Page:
## Brain Injury Turns Man Into Math Genius 208

mpicpp sends in the story of Jason Padgett, a man who developed extraordinary mathematical abilities as the result of brain trauma when he was attacked outside a bar. "Padgett, a furniture salesman from Tacoma, Wash., who had very little interest in academics, developed the ability to visualize complex mathematical objects and physics concepts intuitively. The injury, while devastating, seems to have unlocked part of his brain that makes everything in his world appear to have a mathematical structure 'I see shapes and angles everywhere in real life' — from the geometry of a rainbow, to the fractals in water spiraling down a drain, Padgett told Live Science." "He describes his vision as 'discrete picture frames with a line connecting them, but still at real speed.' If you think of vision as the brain taking pictures all the time and smoothing them into a video, it's as though Padgett sees the frames without the smoothing. "

## Re:No story here, move along (Score:4, Informative)

The neuroscientists who have been studying his brain seem fairly convinced he's not making it up. Though calling him a "math genius" doesn't necessarily seem warranted (at least not yet... maybe it's a case where formal study will allow him to apply his abilities more specifically?), I don't think they would diagnose him with what they're calling acquired savant syndrome without some evidence.

Maybe read the book? Even the top negative review seems to give weight to his claim:

http://www.amazon.com/Struck-G... [amazon.com]

## Re:No story here, move along (Score:5, Informative)

No, the media calls him math genius because he calls himself a math genius. Also, he believe PI has an end.

from the neurologist's preliminary report:

We studied the patient JP who has exceptional abilities to draw complex geometrical images by hand and a form of acquired synesthesia for mathematical formulas and objects, which he perceives as geometrical figures. JP sees all smooth curvatures as discrete lines, similarly regardless of scale. We carried out two preliminary investigations to establish the perceptual nature of synesthetic experience and to investigate the neural basis of this phenomenon. In a functional magnetic resonance imaging (fMRI) study, image-inducing formulas produced larger fMRI responses than non-image inducing formulas in the left temporal, parietal and frontal lobes. Thus our main finding is that the activation associated with his experience of complex geometrical images emerging from mathematical formulas is restricted to the left hemisphere.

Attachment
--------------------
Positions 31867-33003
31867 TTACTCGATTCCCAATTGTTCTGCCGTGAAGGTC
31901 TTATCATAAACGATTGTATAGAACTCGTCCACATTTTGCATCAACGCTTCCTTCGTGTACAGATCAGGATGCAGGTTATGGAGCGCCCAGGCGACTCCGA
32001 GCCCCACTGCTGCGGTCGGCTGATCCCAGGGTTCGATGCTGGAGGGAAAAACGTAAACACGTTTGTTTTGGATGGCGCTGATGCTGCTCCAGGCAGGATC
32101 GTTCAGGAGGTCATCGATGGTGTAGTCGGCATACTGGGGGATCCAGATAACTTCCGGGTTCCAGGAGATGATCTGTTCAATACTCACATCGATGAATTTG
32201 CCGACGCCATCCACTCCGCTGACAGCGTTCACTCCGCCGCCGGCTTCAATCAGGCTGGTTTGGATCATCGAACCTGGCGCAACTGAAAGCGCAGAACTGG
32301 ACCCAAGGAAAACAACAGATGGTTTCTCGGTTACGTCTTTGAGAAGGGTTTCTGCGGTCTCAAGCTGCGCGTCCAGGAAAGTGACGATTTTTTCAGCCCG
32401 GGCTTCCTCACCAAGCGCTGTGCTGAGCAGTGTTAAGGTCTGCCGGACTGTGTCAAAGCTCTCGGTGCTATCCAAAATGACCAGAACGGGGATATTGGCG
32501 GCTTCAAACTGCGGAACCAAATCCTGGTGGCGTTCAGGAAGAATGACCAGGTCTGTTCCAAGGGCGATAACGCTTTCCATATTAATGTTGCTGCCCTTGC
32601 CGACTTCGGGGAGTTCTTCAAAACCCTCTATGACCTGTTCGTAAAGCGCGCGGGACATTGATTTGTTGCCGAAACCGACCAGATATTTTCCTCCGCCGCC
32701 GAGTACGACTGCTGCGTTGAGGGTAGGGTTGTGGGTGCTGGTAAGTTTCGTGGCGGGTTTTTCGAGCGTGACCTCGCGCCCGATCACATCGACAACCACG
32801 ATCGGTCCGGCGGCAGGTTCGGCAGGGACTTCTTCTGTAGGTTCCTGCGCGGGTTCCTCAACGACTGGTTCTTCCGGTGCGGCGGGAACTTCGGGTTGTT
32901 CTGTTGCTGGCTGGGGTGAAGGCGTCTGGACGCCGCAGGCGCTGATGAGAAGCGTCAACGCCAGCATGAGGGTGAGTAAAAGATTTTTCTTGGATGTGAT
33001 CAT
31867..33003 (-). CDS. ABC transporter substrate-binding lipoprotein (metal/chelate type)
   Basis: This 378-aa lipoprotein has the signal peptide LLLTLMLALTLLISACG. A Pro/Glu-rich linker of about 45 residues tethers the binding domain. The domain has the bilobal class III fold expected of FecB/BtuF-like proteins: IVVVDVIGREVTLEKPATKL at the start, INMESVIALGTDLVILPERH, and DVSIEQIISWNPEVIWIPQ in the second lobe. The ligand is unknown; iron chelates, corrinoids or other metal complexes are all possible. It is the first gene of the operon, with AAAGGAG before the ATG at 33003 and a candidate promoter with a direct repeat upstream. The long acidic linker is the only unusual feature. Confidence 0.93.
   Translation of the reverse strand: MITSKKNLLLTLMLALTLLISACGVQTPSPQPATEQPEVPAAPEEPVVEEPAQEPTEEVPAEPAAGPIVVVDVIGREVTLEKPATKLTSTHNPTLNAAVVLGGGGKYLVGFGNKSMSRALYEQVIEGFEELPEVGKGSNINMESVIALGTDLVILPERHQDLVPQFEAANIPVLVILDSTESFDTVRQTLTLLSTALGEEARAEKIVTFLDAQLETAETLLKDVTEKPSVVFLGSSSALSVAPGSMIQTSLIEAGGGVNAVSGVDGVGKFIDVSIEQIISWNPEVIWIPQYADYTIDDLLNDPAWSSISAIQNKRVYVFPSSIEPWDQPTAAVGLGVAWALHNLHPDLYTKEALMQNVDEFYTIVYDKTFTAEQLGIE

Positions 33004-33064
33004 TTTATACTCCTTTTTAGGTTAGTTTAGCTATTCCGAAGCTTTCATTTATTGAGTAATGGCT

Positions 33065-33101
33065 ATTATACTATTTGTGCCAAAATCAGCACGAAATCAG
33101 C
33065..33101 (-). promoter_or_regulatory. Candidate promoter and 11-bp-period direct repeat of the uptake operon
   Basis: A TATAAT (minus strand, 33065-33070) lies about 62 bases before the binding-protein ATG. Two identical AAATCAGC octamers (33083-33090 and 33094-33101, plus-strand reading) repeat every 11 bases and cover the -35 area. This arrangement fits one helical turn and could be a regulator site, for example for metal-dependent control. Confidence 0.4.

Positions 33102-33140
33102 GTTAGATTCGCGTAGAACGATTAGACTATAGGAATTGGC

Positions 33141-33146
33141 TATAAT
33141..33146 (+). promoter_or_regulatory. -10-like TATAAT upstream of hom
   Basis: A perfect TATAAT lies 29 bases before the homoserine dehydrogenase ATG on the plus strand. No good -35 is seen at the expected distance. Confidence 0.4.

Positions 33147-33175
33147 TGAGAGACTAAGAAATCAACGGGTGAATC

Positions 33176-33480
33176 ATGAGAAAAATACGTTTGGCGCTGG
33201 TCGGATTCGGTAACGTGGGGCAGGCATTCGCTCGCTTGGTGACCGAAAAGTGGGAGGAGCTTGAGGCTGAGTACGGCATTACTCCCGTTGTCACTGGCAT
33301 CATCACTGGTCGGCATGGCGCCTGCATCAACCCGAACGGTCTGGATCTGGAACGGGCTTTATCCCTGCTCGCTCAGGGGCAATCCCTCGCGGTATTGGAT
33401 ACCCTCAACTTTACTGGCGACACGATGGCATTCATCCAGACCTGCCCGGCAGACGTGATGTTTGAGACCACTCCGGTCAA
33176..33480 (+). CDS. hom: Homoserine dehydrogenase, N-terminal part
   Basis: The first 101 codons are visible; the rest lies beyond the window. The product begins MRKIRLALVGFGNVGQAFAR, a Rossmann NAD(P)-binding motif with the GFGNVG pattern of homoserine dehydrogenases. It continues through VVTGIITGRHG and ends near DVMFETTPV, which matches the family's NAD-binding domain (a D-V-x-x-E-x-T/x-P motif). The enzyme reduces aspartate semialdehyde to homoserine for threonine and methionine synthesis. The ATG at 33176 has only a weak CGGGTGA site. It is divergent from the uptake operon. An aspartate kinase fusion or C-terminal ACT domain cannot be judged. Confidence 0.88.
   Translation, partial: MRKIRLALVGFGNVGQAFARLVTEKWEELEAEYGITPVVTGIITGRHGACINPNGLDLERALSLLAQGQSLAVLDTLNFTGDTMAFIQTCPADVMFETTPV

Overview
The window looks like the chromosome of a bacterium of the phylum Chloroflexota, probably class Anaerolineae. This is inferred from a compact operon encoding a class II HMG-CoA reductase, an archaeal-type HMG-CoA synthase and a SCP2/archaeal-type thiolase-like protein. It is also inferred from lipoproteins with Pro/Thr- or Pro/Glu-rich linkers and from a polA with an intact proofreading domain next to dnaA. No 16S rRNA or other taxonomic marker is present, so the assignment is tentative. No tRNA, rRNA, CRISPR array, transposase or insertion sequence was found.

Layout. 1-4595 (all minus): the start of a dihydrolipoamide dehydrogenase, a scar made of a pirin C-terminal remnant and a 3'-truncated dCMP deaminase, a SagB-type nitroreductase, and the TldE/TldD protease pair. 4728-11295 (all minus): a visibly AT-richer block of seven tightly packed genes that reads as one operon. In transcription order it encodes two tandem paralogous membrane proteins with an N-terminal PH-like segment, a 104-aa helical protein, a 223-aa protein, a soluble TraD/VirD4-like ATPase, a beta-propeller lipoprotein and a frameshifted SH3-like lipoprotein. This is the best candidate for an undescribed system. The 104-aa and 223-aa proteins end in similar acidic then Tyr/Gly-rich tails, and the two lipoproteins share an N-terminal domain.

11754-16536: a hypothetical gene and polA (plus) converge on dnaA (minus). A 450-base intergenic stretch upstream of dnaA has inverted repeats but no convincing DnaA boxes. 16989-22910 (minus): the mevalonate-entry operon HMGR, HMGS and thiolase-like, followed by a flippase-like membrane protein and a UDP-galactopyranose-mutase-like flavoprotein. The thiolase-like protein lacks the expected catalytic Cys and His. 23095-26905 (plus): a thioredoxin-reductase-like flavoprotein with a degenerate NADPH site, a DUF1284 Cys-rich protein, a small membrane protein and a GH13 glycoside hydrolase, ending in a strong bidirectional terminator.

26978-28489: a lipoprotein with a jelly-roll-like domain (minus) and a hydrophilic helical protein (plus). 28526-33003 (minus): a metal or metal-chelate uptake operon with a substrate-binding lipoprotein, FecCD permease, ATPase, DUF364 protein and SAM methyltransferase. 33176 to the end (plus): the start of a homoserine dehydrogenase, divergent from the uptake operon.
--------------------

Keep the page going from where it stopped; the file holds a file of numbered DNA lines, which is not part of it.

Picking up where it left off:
## Re:No story here, move along (Score:4, Informative)

How many kids in high school understand pi?

An elite few. Most people simply memorize equations and procedures; understanding never comes into it.

But still, I'd be impressed if this guy actually did something, like solve an unsolved problem. Sadly, these popular math 'geniuses' and child 'geniuses' never seem to do a damn thing that's truly notable.

## Re:No story here, move along (Score:5, Informative)

I don't know if the guy is full of shit or not... but, I did my own google search.

I found that:

1. He wrote a book that was well received about his injury, though complaints were that it was overly wordy. There were several people that claimed to be mathematicians that reviewed it and said his area of specialty was fractal geometry and that he was so specialized it was uninteresting to them. He was basically obsessed with 1 aspect of geometry.

2. He is an artist, and makes Fractal art. Not that his stuff is that incredible but I doubt a furniture salesman could pull this off. http://fineartamerica.com/prof... [fineartamerica.com]

3. Here's photos of him. One includes his doctor: http://www.struckbygenius.com/... [struckbygenius.com]

4. That doctors name is Darold Treffert who appears to be am expert on Savant Syndrome. http://en.wikipedia.org/wiki/D... [wikipedia.org]

So it appears to me that the guy actually did develop some Savant abilities. I don't know if he got them from an injury or not. But it appears that those abilities are so specialized that they may not be useful in an academic sense. If he can visualize incredibly complex geometries but can not, for example, do long division, his skill wouldn't really lead him to write a lot of papers.